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Henderson Settles with Convict in 2007 Tasing Incident | News

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Henderson Settles with Convict in 2007 Tasing Incident
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HENDERSON, Nev. - In the wake of the recent settlement involving a man beaten by Henderson Police, more questions are being asked about other incidents involving officers in Henderson. One such incident happened in 2007 when a man was arrested for domestic battery.

The City of Henderson released video of the incident to 8 News NOW, along with the 911 calls made that day.

"We've got a really bad domestic disturbance," a 911 caller told a dispatcher. "This (guy) is beating the <expletive> out of a couple of ladies over here."

Richard Allen Perez was convicted of a number of charges including domestic battery, coercion and torture of an animal. Eight people called 911 that day in March to report Perez beating up two women in an apartment. They could be heard screaming in the background in a number of calls. When police arrived, they found Perez nude in the apartment and behaving erratically.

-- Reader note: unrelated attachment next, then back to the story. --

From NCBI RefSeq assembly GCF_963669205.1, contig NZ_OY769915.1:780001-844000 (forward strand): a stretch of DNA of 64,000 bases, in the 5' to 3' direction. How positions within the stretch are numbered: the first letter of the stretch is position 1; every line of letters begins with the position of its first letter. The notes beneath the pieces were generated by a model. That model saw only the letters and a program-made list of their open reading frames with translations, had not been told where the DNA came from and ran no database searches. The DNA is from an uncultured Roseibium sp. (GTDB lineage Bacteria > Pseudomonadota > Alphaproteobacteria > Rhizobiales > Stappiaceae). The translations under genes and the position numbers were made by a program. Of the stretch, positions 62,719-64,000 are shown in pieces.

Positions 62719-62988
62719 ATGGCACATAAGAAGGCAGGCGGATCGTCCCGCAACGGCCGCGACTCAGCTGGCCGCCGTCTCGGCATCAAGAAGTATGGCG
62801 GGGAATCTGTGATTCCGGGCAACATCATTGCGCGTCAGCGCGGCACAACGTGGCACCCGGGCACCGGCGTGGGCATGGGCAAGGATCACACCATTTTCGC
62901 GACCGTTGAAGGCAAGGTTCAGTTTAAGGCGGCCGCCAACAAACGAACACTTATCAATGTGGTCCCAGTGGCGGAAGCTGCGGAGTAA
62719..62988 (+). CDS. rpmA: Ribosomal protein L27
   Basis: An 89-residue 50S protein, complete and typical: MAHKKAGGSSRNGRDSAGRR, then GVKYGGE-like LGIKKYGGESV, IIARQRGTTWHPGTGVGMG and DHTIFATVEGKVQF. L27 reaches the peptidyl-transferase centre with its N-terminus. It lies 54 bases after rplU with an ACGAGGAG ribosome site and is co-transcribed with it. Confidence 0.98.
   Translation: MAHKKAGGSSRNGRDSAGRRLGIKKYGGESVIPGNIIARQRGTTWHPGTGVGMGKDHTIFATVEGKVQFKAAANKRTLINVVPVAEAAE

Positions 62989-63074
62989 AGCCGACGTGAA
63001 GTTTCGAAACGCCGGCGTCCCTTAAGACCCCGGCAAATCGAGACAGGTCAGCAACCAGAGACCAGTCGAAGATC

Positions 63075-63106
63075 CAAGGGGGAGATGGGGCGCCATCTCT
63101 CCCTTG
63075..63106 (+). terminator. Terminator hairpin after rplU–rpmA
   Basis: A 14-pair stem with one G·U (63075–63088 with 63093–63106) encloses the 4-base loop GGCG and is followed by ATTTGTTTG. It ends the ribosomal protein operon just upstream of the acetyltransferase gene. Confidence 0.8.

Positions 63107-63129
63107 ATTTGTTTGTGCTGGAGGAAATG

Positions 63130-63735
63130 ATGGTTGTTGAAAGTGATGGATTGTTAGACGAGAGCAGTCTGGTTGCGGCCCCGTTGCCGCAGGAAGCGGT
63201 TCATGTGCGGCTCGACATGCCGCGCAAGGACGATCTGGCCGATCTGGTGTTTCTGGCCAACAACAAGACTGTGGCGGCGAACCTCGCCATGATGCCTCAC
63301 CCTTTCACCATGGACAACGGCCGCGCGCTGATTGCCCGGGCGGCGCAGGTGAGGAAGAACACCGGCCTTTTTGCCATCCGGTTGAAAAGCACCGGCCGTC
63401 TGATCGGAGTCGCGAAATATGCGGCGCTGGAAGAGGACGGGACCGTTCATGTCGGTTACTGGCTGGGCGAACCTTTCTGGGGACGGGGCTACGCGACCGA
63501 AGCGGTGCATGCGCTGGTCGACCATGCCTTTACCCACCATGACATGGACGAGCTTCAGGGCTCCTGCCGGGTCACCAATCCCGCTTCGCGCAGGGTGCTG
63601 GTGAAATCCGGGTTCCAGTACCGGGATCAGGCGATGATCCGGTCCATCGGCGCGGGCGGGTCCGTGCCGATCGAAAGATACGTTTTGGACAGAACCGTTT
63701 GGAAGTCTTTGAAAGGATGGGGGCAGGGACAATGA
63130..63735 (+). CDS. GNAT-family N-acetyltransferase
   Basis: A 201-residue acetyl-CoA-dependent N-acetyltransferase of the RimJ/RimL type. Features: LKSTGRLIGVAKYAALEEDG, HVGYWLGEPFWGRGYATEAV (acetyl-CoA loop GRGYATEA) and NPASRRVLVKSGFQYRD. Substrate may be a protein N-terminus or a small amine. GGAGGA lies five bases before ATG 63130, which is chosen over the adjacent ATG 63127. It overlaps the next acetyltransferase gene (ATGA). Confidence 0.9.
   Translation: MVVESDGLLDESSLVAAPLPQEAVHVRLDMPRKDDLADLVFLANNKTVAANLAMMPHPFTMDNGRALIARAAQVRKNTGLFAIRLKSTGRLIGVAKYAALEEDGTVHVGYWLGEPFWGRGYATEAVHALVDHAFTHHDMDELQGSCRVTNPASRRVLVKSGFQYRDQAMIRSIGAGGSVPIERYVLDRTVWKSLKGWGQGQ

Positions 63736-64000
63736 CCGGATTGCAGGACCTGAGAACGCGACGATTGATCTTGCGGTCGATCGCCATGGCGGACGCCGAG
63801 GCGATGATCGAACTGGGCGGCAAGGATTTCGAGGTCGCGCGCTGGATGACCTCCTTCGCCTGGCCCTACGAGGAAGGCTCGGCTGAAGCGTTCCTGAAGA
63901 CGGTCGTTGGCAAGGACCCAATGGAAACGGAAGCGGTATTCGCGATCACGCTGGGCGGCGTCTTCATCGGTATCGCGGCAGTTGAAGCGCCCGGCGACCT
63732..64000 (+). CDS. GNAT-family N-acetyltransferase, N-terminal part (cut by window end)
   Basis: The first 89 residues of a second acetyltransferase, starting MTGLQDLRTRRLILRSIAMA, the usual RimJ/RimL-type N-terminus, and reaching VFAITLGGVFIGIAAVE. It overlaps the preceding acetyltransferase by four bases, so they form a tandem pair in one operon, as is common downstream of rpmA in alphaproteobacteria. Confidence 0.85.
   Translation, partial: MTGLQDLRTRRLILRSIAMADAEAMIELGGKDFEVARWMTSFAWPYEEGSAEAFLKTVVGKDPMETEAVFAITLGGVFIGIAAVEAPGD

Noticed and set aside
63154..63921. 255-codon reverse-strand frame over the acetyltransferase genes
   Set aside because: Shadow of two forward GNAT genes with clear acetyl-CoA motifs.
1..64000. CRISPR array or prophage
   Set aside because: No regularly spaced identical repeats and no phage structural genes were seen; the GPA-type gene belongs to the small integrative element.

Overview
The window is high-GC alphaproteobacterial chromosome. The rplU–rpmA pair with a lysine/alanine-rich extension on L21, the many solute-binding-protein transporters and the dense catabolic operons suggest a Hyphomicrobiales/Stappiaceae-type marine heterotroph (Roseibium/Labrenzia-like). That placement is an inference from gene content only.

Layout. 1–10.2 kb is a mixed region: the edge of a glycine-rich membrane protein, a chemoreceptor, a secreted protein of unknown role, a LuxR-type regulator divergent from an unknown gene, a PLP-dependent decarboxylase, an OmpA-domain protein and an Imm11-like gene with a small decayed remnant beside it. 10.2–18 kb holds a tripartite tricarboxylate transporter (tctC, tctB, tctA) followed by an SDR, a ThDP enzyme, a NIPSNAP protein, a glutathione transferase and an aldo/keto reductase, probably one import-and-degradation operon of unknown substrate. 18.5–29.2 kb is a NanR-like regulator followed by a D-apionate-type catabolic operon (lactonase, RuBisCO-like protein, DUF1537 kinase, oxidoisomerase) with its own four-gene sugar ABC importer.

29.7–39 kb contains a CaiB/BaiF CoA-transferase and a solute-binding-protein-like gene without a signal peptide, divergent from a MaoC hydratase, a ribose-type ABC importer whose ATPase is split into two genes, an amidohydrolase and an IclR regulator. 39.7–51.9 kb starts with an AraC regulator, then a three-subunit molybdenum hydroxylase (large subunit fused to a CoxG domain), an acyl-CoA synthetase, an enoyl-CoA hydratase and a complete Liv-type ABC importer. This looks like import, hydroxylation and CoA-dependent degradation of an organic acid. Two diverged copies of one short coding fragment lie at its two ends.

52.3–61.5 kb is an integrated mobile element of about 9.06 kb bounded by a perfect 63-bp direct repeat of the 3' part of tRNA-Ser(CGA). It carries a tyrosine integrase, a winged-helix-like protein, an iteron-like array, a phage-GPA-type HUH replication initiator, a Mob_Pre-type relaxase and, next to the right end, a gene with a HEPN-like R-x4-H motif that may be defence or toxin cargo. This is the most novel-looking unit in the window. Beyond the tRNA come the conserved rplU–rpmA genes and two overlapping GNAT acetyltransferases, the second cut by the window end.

The home was also trashed and the two victims and a child were barricaded in the bathroom. Officers tried to take Perez into custody, but he began threatening officers and became combative. That's when police used a Taser on him.

According to the police report, Perez continued to fight the officers as they tried to get him out of the apartment. They used a Taser on him several more times. Police also used a Taser on him in the hospital several hours later, when he tried to grab an officer's gun from his holster.

Perez was eventually arrested, charged and convicted. Three years later, the City of Henderson settled with him regarding the incident for $100,000.

Henderson spokesman Bud Cranor says even though Perez was convicted, it was a business decision to settle. He said it wasn't worth the cost of going to court and spending taxpayer dollars.

"Our police have to deal with tens of thousands of calls every year, and most of the calls they respond to are dangerous," Cranor said. "They put their lives on the line for people, so they have to make calls, judgment decisions, in the heat of the moment. They are very well trained, and we have a very safe city."

"So, I think residents can be assured they are out there doing that and keeping them safe. Sometimes, there are things that happen that causes us to look at incidents like this and evaluate the way we do things, but yeah I think they can feel safe."

Cranor also says if something like this were to happen today, he's not sure the outcome would be the same. Cranor points to new city personnel which will soon include a new police chief.

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